There are several reasons why visitors to museums are frequently asked not to take flash photographs. The primary concern is the preservation of the art, as flash photography, especially when done in large quantities, can cause significant damage to works of art. Some cynics have speculated that the prohibition on taking flash photographs is motivated a desire to protect gift shop revenue, but this is not the case.
Flash photography has the potential to accelerate the deterioration of a work of art. Light and heat are produced flashes, which can cause a variety of chemical reactions. As anyone who has left a photograph in a sunny window for a few months knows, exposure to light and heat causes the cellulose in paper to break down and damages many pigments. While a single flash is not a significant issue, a series of flashes over the course of years of exhibition will hasten the deterioration of a work of art. As a result, policies prohibiting flash photography in museums are being developed so that future visitors can enjoy the art as well.
The environmental conditions in museums are also explained concerns about light and heat. The majority of reputable museums are built in such a way that sunlight never reaches the artwork, instead using specialized low-level lighting that allows visitors to view the artwork without damaging it. To prevent heat or temperature fluctuations from damaging the art, the air is frequently kept cool and at a consistent temperature.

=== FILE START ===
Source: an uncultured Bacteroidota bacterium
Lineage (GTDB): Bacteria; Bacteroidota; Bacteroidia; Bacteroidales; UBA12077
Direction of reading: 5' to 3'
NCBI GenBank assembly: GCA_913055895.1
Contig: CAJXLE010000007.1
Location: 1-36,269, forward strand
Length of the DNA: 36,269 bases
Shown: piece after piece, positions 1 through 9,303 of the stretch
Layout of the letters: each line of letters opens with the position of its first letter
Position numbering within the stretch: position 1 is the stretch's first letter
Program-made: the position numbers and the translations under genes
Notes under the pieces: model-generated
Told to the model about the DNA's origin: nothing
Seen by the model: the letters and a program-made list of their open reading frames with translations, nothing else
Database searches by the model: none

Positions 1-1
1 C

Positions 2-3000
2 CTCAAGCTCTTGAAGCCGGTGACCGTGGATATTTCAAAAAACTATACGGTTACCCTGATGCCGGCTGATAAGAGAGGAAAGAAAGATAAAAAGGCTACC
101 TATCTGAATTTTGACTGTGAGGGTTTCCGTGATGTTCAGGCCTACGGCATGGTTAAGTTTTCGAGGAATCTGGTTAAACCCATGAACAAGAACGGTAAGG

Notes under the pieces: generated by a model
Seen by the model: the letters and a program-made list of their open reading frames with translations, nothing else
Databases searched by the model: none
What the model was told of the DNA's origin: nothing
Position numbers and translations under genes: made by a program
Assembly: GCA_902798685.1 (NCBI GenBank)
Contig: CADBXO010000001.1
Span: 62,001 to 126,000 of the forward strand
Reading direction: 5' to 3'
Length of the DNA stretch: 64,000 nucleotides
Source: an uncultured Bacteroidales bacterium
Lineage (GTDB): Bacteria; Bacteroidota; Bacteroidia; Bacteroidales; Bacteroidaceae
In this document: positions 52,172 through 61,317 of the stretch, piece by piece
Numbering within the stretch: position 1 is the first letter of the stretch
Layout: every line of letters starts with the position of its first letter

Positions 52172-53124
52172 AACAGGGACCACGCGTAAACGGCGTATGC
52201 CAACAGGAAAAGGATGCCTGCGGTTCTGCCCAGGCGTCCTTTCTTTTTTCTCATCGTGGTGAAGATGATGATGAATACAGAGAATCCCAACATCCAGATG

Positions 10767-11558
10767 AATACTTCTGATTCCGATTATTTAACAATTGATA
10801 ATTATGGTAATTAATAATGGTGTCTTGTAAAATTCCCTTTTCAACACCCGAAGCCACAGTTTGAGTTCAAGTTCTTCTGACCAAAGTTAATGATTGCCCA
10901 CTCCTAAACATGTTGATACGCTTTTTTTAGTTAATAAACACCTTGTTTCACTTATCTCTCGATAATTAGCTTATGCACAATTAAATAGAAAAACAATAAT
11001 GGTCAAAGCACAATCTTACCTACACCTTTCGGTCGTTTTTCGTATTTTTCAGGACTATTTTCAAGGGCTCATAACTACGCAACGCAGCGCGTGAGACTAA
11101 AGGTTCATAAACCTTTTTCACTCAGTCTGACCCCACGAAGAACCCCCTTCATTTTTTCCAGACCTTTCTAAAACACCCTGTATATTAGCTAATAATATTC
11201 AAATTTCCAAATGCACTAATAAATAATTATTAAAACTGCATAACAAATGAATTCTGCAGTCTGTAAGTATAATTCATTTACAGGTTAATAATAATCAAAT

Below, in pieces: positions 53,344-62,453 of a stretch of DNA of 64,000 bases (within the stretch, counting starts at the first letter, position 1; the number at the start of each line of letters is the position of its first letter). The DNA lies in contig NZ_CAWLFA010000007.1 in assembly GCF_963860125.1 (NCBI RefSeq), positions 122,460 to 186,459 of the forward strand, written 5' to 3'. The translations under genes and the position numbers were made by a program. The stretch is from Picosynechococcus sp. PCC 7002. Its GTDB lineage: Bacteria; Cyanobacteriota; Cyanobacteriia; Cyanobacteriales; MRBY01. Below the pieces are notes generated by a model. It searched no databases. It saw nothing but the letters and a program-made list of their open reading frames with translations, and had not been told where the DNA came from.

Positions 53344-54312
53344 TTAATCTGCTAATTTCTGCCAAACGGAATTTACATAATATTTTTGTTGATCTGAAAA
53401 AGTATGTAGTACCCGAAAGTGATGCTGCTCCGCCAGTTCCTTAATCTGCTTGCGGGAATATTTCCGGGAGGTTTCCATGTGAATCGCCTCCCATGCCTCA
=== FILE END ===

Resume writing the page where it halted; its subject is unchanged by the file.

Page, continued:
There are a few other reasons why flash photography is prohibited in museums. For one thing, flash photography can be very upsetting to other customers, particularly those who have medical conditions that cause them to be more sensitive to light. Flash photography can be considered disrespectful in places of cultural and artistic value, such as cathedrals. Using flash photography during events or ceremonies in museums is also considered disruptive, as flashes can be very distracting.
Many museums, however, have recognized the desire to photograph their collections. As a result, many people now allow photography as long as no flash is used. To compensate for the low lighting conditions, photographers should use a tripod, and they should try to be respectful of other patrons while photographing their favorite works of art.
Due to copyright concerns, or at the request of an artist or the owner of a loaner collection, some museums prohibit all photography. Taking photographs in these situations may result in a polite request to leave the premises.